This is part 1 of 3 into investigations of products to improve engine power output from the second generation NSX.
VR Tune Box: This device attaches to the engine's turbocharger pressure sensors, manifold pressure sensor, and camshaft sensor. The device tricks the ECU to increase boost pressure by modifying the voltage the ECU sees from the sensors. The camshaft sensor input allows the device to change the voltage modification depending on engine speed. Because the ECU is unmodified, and factory MAF sensors untouched, the factory ECU is relied on for fuel mixture, knock feedback, and other engine control parameters. Because the VR Tune Box doesn't monitor if the engine is warmed up to add power, it has a built-in timer that must elapse before additional boost can be added.
Installation: installation requires removal of the engine bay covers. Once the covers are removed, the right side turbocharger pressure sensor is accessed by removing the ECU (the provided instructions indicate to lift and pull the ECU upwards, however, to avoid stretching the factory ECU wire harness, we find it to be safer to simply unlatch the connectors from the ECU and remove it out of the way). Next, to access the left side turbocharger sensor, we recommend removing the interior sound inducer duct, then the valve. Even with these components installed, reaching the sensor can be difficult, so take your time and use care. Once this is complete, the remaining pressure sensor located on the rear of the manifold is easy to access. The camshaft sensor is located at the front left of the engine. Look above the left throttle body, and look straight down. There is another sensor nearby, so make sure to locate the correct sensor. We ran into issues with the camshaft sensor connectors. The connectors provided by Vivid are modified aftermarket connectors because the factory connectors are not available commercially. This results in the connectors popping apart. After discussing with Vivid, a zip tie was used to keep the connectors together. It's not ideal, but a limitation of what's available.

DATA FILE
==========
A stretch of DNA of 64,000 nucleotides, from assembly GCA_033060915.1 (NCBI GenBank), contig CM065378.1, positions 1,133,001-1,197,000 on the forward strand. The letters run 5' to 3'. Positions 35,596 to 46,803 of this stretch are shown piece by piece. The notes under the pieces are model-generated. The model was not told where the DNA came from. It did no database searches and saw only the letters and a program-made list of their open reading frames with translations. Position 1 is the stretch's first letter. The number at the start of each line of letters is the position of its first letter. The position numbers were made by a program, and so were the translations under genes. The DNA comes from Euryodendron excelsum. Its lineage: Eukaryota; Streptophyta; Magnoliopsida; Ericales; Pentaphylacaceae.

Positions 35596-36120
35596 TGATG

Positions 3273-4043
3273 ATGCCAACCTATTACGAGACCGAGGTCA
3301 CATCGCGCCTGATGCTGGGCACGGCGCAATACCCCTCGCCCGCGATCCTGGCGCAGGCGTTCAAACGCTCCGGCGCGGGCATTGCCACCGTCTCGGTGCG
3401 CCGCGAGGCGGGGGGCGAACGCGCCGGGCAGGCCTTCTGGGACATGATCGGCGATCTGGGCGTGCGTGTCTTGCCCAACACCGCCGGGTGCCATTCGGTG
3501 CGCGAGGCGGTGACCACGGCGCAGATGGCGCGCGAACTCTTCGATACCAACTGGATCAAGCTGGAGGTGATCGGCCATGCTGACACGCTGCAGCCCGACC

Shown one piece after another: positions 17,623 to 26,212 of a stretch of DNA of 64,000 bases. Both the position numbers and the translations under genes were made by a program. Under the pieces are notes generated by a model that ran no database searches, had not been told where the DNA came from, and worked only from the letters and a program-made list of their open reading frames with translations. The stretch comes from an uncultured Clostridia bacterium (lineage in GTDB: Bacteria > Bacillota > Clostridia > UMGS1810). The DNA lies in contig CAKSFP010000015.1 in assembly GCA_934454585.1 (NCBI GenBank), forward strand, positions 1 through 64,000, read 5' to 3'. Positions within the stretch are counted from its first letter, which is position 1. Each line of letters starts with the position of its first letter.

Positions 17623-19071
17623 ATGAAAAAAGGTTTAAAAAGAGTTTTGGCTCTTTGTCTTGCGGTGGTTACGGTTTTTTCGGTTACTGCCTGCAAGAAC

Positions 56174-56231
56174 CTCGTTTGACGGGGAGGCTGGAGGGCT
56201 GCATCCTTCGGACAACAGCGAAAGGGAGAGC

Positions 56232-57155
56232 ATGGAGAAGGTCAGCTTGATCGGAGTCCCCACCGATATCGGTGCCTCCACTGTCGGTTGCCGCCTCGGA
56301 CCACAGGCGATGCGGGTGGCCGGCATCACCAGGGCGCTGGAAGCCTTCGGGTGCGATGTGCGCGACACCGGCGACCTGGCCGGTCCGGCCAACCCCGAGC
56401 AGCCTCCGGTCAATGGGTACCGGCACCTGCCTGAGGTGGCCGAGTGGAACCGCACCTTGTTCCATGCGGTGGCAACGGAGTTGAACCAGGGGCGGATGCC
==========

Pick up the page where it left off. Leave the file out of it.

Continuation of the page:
Once the harness was installed, it is suggested by the instructions to mount the control box somewhere in the engine bay. We didn't agree with this suggestion because the box containing the circuit board is unsealed. Although the engine bay has panels underneath which should eliminate most water spray into the engine bay - a wash of the engine bay or moisture over time may contaminate and cause a failure of the circuit board. We instead elected to mount the module in the trunk by passing the wire harness through using a grommet. The wire harness would ideally by 6-10" longer to accommodate better routing into the trunk, or a sealed enclosure could be used.
Testing: The NSX was tested on ScienceofSpeed's Superflow AWD dynamometer. Because of how sensitive the NSX is to temperature and battery state of charge variables - ScienceofSpeed maintains consistent airflow around the vehicle and monitors various engine parameters including coolant and inlet air temperatures to ensure tests are done under consistent conditions.